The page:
The series was started by H.L. Gold, the editor of Galaxy Science Fiction, in 1950 as a companion to the main Galaxy magazine. There was one (often abridged) novel per issue, which appeared in digest size format, which made the books in the series look like digest magazines.
In 1959, after 35 issues, the series was sold to Beacon Books, which changed the format to mass-market (small size) paperback and introduced its own numbering scheme, continuing the series for another 11 issues. They also had the contents of some books revised to add mild sexual content and changed their titles accordingly.Golden Comics Digest
Golden Comics Digest was one of three digest size comics published by Gold Key Comics in the early 1970s. The other two were Mystery Comics Digest and Walt Disney Comics Digest.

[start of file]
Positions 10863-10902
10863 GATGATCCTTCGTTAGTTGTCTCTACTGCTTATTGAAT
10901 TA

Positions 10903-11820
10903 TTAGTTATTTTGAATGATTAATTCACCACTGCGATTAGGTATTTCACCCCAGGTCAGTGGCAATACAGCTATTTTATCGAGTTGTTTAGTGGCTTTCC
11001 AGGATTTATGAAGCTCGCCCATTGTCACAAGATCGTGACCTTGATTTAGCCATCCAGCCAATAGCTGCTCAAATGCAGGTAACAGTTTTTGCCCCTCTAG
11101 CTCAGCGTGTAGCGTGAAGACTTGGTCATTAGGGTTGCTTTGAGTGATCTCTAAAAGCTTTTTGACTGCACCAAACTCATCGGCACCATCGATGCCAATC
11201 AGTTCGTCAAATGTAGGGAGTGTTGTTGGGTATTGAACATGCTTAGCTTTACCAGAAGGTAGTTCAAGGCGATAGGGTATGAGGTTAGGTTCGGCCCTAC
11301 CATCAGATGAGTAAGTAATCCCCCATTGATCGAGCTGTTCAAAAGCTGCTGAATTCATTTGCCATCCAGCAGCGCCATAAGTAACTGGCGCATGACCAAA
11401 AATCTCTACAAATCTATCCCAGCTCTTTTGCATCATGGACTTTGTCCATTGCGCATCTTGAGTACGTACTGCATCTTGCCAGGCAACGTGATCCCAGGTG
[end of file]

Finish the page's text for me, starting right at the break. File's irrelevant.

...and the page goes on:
Published from 1969 to 1976, all 48 issues were reprints, mainly of various licensed properties. These included Tom and Jerry, Bugs Bunny and other Warner Brothers cartoons, Woody Woodpecker and other Walter Lantz Studios characters, The Pink Panther, various Hanna-Barbera properties, Tarzan, The Lone Ranger, and their own Turok and Brothers of the Spear.Kupyna
Kupyna is a cryptographic hash function defined in the Ukrainian national standard DSTU 7564:2014. It was created to replace an obsolete GOST hash function defined in the old standard GOST 34.11-95, similar to Streebog hash function standardized in Russia.